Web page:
• 64K EEPROM (32K usable: 0x0000 - 0x7FFF)
    • Status LEDs - negative, zero, carry

    This is really just a prototype, first incarnation of the computer - hence the 32K ROM/32K RAM split which I intend to improve upon in the future.


    The system runs happily at 4 MHz, so my mandelbrot test program now only takes 5 seconds. The clock can actually go a bit higher, up to at least 6 MHz, by increasing the duty cycle (only the high part of the clock needs to be 125 ns wide).

    So what's next?

    • I want a memory banking system to allow use of the full 64K of RAM.
    • For developing the OS, I could do with some kind of storage, maybe an SD card interface - flashing EEPROMs gets pretty annoying, even with a ZIF socket! Or maybe I could load programs over the serial link, hmm.
    • My main issue at the moment is that I've come to dislike the eurocard/backplane form factor - most of the chips are hidden away :( To its credit, it's a nice way to design something incrementally - being able to knock something up on a protoboard, plug it in, and then replace it with a PCB has worked quite well. But now that I know what the system looks like, I'd prefer it to mostly be on one "motherboard", with some expansion slots for I/O devices.

  • Mandelbrot

    Kyle McInnes09/24/2022 at 19:07 2 comments

    While I wait for more parts to arrive, here's a mandelbrot program running in real time in the simulator. I had fun optimising this down from over 30 seconds to 10.5 - couldn't manage to get it below 10 though.

    asm source: https://github.com/kylesrm/dip8-computer/blob/main/src/mandelbrot.asm

    The terminal is https://github.com/Swordfish90/cool-retro-term. Hopefully one day the real DIP8 will be hooked up to a real amber terminal, I love the look of them.

  • First run

    Kyle McInnes09/04/2022 at 20:37 0 comments

    IT'S ALIVE!

    The boards are not fully populated yet, and I have no memory or I/O - just an AVR microcontroller emulating a ROM. The three LEDs are the carry, zero and negative flags, and the tiny program in the ROM is just doing a chaser pattern on these.

    Projects like this require that you give things fancy names. So here's the "fetch/decode" unit - instruction register, control ROMs, program counter and address register:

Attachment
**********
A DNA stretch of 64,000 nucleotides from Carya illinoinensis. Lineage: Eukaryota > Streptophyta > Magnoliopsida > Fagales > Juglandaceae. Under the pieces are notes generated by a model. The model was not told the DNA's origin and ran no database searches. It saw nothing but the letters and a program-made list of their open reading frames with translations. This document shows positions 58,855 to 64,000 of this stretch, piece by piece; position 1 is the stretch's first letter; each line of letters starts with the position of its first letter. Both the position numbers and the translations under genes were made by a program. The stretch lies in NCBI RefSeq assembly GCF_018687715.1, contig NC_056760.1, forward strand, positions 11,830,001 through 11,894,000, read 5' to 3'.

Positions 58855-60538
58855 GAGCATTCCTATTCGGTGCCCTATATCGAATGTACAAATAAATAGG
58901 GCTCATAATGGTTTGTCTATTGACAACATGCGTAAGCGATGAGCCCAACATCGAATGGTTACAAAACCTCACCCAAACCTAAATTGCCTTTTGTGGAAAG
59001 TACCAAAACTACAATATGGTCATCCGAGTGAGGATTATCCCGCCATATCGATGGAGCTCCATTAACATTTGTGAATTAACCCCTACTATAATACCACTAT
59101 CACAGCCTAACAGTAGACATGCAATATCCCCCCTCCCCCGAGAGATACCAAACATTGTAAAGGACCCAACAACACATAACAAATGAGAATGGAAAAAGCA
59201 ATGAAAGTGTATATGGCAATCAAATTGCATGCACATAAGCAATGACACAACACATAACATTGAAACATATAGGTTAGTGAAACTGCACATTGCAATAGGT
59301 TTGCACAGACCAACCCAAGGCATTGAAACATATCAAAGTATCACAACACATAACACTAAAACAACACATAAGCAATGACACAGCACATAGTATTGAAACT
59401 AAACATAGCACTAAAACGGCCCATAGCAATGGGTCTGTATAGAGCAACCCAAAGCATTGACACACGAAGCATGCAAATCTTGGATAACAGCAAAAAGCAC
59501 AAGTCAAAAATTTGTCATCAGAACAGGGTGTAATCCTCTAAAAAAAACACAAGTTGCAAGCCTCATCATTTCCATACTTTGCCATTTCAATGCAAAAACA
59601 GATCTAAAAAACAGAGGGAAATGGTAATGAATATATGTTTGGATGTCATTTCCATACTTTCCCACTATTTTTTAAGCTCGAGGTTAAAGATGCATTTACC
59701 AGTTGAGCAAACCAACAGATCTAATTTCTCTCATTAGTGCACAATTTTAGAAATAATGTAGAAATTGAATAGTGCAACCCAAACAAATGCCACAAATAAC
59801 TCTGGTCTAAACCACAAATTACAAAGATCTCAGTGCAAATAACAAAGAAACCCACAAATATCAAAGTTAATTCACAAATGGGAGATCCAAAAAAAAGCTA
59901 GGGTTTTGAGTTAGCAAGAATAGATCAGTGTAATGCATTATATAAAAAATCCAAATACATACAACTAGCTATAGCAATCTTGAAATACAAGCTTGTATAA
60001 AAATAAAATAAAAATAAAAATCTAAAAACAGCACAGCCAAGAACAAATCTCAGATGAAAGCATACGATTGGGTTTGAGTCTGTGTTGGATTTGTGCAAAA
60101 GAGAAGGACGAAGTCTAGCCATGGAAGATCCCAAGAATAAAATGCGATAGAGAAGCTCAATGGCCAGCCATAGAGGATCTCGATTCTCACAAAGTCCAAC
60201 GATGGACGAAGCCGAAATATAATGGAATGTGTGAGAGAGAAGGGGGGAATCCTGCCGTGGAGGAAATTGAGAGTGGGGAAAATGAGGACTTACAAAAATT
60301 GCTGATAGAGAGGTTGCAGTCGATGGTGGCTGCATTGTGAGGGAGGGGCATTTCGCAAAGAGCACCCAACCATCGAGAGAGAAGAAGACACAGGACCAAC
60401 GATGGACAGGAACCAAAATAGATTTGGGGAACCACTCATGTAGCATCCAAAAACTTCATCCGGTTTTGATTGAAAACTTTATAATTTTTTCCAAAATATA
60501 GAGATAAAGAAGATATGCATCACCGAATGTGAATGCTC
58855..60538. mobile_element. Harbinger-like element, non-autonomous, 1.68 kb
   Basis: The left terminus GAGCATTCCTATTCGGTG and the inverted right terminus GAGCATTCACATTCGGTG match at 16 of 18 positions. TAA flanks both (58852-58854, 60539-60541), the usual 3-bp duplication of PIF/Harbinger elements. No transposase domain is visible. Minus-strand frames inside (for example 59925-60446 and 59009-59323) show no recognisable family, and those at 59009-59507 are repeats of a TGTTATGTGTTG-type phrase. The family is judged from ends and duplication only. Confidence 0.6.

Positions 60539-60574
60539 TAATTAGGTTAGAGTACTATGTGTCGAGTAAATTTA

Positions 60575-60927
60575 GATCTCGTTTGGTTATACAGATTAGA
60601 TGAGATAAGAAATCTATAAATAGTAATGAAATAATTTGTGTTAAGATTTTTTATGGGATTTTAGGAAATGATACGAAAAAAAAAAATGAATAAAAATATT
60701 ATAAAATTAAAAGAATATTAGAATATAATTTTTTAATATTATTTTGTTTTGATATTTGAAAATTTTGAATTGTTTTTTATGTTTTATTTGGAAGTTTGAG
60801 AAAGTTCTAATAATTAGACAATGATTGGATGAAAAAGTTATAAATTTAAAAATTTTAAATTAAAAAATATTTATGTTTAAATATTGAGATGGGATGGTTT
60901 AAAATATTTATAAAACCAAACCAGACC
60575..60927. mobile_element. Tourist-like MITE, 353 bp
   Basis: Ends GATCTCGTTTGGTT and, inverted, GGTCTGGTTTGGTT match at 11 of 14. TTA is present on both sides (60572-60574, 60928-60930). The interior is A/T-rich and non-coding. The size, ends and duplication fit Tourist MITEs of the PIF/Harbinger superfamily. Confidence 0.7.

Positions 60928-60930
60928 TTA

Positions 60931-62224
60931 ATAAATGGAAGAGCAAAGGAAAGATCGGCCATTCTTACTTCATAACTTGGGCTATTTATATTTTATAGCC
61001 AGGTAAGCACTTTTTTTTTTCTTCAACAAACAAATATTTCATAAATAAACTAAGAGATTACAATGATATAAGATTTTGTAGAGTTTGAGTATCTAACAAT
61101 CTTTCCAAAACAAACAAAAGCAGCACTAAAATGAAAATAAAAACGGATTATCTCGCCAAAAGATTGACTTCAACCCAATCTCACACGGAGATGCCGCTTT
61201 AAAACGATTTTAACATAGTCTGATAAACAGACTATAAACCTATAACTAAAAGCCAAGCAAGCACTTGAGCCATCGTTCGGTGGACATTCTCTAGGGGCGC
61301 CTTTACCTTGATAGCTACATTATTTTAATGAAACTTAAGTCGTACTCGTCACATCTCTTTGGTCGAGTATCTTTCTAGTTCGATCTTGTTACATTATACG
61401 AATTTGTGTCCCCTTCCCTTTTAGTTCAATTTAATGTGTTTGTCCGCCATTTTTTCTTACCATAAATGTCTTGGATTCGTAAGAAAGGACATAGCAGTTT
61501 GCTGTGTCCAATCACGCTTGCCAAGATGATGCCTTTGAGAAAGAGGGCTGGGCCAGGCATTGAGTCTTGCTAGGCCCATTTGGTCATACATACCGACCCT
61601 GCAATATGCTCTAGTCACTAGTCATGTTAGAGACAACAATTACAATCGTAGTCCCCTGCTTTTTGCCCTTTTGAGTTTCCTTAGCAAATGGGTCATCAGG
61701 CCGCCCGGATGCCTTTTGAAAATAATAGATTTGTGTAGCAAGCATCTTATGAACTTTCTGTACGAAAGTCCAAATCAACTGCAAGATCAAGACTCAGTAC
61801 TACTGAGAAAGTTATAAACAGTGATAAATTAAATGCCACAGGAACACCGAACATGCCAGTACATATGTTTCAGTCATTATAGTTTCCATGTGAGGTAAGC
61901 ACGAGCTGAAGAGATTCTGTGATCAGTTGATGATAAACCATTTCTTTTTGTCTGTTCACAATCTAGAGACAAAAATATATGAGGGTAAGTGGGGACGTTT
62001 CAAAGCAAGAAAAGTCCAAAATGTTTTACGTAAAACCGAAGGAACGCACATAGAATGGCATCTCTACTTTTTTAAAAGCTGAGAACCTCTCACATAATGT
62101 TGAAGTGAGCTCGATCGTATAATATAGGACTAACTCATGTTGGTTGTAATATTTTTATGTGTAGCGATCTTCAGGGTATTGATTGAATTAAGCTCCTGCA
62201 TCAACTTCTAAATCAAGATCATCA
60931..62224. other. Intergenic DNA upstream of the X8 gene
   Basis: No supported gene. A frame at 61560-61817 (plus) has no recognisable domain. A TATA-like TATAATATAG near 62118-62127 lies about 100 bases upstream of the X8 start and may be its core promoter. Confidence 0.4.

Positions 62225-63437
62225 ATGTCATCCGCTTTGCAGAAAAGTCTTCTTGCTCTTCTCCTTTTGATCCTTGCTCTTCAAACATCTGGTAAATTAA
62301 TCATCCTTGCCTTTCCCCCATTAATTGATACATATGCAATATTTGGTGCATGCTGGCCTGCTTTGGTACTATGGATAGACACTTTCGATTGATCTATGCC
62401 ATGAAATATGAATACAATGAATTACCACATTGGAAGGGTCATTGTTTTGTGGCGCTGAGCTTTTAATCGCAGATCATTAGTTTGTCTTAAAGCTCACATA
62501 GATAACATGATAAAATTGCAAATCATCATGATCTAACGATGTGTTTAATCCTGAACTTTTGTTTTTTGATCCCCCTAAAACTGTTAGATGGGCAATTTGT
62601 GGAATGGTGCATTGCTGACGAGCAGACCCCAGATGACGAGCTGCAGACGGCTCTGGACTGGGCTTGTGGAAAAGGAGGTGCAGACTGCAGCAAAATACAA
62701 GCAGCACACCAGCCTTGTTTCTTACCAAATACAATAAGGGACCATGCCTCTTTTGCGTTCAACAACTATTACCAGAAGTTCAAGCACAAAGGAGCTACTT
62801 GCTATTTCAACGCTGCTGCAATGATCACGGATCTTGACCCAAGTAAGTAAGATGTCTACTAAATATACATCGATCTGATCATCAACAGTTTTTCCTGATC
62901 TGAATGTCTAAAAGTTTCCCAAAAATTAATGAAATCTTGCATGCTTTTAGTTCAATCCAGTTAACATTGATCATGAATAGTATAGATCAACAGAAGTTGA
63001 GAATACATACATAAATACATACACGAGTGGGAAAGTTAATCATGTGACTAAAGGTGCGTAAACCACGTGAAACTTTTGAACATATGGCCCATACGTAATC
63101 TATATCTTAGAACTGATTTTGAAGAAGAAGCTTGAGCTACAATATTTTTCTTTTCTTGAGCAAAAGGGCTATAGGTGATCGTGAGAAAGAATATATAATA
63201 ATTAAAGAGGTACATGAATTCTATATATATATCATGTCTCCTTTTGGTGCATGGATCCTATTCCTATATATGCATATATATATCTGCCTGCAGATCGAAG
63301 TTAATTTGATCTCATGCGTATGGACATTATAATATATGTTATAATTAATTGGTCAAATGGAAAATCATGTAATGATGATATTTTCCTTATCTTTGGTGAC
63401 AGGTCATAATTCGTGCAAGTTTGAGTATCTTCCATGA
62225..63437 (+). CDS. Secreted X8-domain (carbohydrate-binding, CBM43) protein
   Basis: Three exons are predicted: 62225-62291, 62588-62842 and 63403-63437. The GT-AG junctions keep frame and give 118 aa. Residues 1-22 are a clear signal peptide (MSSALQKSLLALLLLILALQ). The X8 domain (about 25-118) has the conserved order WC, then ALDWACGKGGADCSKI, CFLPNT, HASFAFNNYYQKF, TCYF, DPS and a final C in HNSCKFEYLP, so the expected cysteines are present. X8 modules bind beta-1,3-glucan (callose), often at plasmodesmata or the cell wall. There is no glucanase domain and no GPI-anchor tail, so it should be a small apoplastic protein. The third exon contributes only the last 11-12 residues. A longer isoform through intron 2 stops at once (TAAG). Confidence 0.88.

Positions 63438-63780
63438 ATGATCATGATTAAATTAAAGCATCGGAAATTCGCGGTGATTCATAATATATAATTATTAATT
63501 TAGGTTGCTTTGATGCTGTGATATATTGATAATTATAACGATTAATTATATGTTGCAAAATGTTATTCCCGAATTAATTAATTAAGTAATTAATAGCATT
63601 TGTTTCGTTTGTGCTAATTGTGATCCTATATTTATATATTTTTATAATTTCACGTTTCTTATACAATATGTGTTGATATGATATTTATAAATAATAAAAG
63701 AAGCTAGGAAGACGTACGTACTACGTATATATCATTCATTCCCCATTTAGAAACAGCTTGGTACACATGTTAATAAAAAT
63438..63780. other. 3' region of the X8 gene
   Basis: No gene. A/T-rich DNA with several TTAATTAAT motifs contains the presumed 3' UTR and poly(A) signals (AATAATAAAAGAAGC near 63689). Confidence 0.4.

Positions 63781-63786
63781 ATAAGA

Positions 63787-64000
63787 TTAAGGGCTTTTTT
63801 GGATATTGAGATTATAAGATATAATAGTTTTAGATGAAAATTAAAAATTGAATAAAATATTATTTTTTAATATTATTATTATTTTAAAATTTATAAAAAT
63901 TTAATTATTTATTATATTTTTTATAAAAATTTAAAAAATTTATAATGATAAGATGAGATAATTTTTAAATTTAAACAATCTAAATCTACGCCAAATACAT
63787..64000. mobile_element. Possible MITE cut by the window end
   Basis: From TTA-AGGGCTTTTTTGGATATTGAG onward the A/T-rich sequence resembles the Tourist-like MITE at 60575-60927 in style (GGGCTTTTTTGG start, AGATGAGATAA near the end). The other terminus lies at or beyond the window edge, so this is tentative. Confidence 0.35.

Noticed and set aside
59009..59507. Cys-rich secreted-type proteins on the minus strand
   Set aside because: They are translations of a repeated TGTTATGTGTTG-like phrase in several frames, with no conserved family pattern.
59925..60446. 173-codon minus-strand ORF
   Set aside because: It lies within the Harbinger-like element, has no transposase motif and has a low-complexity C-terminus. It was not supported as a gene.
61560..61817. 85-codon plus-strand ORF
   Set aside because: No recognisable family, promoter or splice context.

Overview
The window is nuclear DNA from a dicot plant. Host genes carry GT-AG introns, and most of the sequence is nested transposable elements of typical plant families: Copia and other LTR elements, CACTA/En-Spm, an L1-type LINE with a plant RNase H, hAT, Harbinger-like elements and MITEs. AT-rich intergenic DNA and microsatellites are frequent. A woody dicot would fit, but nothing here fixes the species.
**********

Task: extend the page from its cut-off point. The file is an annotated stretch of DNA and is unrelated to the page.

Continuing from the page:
And here's the "execute" unit - register file and ALU.

  • ALU design

    Kyle McInnes08/16/2022 at 13:16 0 comments

    A lot of the hardware design is done now and I've sent a couple of PCBs off, so I can document the various bits. Here's the ALU:

    There are two 64K x 8 EEPROMs, each generating 4 bits of the result. Both ROMs use the same image, but A15 is pulled low on one and high on the other, so they can behave slightly differently. The "A" operand comes from the register file and the "B" operand is hardwired to a temporary register called T. To do x=x+y, y is first moved to t, and then "add x, t" will add t to x.

    There are 16 possible operations, set with the four AluOp bits:

    • 2x pass-through operations, Q=A and Q=B. Needed to store a register into memory for example, as the only way to read a register is through the ALU. Q=B is used by some instructions that use the T register as a temporary location. For example the "stl" instruction (store literal to memory) first writes the literal value to T, and then writes it back to memory.
    • 6x arithmetic: add, sub, adc, sbc, inc, dec. These are exposed in the instruction set.
    • 3x logic: and, or, xor. These are also available as instructions.
    • 2x conditional increment: ci increments if the carry is set, and cd decrements if the carry is clear. These are used by the microcode to (for example) add an 8-bit offset to a 16-bit address.